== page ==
​Inspiring us with his faith, vision, leadership, and attention to detail for 65 years of ministry

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Inspiring us with his faith, vision, leadership, and attention to detail for 65 years of ministry

I have known and been privileged to work alongside of Bishop Yanta for over 64 years and have appreciated his spirituality, charisma, leadership skills, executive skills, memory and attention to detail. I first met John W. Yanta in 1957 when he was assistant pastor at St. Ann’s Church in San Antonio and very actively involved in the Catholic Youth Organization sports program, which he quickly transformed into an evangelization/sports program. My entire family came to know him as Father John.

My next memory is in the early 60’s and Father John’s role in the War on Poverty when he recruited me and several others to attend a San Antonio organizational meeting to decide the grant recipient for the federal funds. The political and community leadership wanted that to be the Community Welfare Council, with the funds to be distributed to their agencies. Instead, the community representatives, including those of us recruited by Father John, were able to take control of the meeting and voted to create a new non-profit headed up by Pepe Lucero, with a local board that intended to truly help the targeted poverty areas of the westside and its citizens.

One outcome was the funding of the San Antonio Neighborhood Youth Organization (SANYO), headed up by Father John, who recruited leadership from the community, and by the force of his personality and attention to detail, was able to develop SANYO into the premier empowerment project for minorities in the United States. Several of his SANYO directors went on to play influential roles in the city.

I next observed Father John as moderator of the Archdiocesan Council of Catholic Men (ACCM), and when I was ACCM president, his advice and counsel were invaluable. He was then designated as the head of the Better World Movement Program in the archdiocese and I was his chairman. We traveled throughout the archdiocese and held spiritual development meetings in most parishes.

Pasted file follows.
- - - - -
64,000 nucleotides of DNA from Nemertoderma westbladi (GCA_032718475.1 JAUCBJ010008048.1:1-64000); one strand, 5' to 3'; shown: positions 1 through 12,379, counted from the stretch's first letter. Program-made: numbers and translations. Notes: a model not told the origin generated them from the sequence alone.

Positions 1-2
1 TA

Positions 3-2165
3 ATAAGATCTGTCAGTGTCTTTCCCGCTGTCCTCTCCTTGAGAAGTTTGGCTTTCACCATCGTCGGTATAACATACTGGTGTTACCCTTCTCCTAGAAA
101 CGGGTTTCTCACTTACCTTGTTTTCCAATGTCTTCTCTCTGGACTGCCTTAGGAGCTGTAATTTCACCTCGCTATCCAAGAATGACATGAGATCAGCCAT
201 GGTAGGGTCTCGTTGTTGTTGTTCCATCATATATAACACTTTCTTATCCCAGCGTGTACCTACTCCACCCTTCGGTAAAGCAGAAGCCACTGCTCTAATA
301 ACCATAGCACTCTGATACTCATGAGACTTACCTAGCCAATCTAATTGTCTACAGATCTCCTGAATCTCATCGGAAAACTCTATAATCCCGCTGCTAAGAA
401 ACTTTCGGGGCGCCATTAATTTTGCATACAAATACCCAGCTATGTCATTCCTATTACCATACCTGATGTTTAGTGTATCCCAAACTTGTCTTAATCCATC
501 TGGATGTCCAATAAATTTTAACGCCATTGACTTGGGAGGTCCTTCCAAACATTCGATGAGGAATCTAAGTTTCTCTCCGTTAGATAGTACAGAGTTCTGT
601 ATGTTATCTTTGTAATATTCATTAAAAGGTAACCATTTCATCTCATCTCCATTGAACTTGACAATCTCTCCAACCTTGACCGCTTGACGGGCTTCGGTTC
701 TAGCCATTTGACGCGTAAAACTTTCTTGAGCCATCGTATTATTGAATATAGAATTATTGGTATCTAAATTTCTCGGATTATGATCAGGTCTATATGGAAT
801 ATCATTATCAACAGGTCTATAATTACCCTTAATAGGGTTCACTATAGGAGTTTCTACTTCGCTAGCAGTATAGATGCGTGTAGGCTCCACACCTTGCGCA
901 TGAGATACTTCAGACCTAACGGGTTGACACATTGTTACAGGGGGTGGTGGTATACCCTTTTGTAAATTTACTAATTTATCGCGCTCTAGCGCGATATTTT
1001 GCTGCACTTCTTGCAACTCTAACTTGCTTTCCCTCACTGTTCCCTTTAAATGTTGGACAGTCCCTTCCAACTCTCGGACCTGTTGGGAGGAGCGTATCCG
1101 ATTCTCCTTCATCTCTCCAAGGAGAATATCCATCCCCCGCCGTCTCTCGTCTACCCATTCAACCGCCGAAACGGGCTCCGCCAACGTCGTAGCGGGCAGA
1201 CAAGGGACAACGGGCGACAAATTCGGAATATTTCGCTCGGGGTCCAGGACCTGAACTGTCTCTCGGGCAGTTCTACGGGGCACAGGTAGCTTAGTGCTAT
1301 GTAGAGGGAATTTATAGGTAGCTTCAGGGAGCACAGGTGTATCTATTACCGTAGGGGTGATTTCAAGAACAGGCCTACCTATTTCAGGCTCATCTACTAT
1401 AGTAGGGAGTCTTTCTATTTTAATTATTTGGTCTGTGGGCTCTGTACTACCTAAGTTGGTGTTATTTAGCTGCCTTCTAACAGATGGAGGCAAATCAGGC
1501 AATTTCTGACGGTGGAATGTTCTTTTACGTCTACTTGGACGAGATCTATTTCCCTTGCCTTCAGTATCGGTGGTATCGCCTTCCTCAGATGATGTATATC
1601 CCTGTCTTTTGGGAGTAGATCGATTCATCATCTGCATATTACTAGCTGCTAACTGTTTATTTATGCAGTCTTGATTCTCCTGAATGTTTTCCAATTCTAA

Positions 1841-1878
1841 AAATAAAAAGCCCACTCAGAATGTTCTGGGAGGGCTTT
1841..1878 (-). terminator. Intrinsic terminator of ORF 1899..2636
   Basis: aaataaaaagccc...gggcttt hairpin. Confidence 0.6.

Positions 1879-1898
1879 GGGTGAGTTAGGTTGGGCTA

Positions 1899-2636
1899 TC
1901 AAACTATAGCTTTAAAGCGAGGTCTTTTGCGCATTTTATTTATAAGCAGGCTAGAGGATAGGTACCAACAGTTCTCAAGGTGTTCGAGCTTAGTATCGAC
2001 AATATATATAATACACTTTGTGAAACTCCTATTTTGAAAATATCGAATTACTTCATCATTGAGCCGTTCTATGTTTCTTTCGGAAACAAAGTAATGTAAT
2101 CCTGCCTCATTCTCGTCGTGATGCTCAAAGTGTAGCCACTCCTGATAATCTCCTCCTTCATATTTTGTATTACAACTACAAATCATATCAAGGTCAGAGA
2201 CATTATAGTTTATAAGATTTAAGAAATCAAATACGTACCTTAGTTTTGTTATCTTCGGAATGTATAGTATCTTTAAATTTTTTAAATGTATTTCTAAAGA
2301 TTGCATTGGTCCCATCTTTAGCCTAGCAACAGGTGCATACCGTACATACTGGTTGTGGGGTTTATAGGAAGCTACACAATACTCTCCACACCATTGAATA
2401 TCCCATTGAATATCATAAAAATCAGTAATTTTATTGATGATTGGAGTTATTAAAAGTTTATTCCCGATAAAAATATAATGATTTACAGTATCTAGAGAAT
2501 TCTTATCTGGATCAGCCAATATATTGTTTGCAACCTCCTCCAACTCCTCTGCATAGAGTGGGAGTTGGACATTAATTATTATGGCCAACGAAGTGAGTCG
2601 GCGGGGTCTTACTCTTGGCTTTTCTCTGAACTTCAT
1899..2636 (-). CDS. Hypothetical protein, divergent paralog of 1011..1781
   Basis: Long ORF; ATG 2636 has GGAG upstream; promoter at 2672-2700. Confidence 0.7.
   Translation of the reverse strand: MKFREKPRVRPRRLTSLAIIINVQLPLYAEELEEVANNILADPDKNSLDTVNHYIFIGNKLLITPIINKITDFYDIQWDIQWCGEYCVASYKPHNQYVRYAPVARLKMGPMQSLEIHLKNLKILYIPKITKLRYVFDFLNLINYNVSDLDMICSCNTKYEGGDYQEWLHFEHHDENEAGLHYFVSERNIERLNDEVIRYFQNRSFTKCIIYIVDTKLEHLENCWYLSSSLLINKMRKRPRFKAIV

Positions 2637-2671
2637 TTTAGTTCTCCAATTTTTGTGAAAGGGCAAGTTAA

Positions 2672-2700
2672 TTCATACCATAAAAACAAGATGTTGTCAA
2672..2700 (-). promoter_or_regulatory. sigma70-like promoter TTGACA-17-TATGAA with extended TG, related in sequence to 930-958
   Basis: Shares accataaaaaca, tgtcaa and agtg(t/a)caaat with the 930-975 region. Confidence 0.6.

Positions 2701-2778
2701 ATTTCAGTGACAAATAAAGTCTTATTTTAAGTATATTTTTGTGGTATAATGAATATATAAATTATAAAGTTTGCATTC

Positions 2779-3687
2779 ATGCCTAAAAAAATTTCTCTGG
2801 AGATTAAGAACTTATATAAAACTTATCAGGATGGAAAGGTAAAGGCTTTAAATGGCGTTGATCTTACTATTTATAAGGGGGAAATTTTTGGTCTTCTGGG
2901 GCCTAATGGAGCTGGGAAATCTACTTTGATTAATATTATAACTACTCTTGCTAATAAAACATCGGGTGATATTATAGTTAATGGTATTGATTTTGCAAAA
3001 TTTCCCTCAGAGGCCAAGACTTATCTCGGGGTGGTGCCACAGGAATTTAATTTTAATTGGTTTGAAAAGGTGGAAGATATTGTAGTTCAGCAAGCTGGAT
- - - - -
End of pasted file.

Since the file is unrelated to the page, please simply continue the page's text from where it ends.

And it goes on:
I observed Father John’s determination to follow Christ when he would regularly pray in front of a Planned Parenthood abortion facility. Once, he was arrested and sentenced for disturbing the peace by Judge Bonnie Reid, who lost her next election.

In 1994, Father John W. Yanta was ordained as the auxiliary Bishop of San Antonio by Archbishop Patrick Flores in the presence of Detroit Cardinal Adam Maida in Panna Maria, before a multitude of 27 bishops, many monsignors, priests, religious and laity, as well as a crowd of 4,000 in an outdoor Mass. The San Antonio Archdiocese now had the distinction of having the first Hispanic archbishop in the United States and the first native born Polish Texan Bishop in the United States to serve its faithful. Bishop Yanta was always actively involved in evangelization efforts and headed up Today’s Catholic Newspaper as its editor. In 1981, together with his classmate, Father Larry Steubben, he founded Catholic Television of San Antonio (CTSA).

In 1997, Bishop Yanta was appointed bishop of Amarillo, and my wife and I and many others traveled to the Panhandle to be present at his installation. He had a very successful tenure as bishop of Amarillo and one of his proudest accomplishments was his successful community-wide effort to close all Planned Parenthood abortion facilities in the diocese.

Upon his retirement, Bishop Yanta remained active, forming study groups, recording, producing, and distributing CD’s that featured him reciting all the mysteries of the rosary. Bishop Yanta recruited me to facilitate meetings in Panna Maria to discuss the early Polish immigrants and I remember being told at one meeting by a local: “We are Polish and we are Catholic.”

That effort grew when Bishop Yanta purchased land, recruited a Board, and began the development of the Polish Heritage Center at Panna Maria Foundation. This effort has now resulted in a 16,000-square-foot state-of-the-art facility that honors the hardworking Polish ancestors who immigrated in 1854 through 1890 and created 13 Polish-Texan communities. The center’s movies, exhibits and interactive audio systems explore the history, faith, and hardships that the ancestors faced, as well as tell the history of Poland.

Bishop Yanta faced a life-threatening illness in December 2017 which had him out of commission for eight months, but he rebounded, and despite medical issues, has continued to inspire all of us with his faith, his leadership, his vision and attention to detail. Our Lord surely has Bishop Yanta in mind when he stated: “Well done, good and faithful servant.” His accomplishments are more numerous than I have listed above. I have been honored to be his friend, confidant, and advisor, as well as Board vice-chairman of the Polish Heritage Center at Panna Maria Foundation.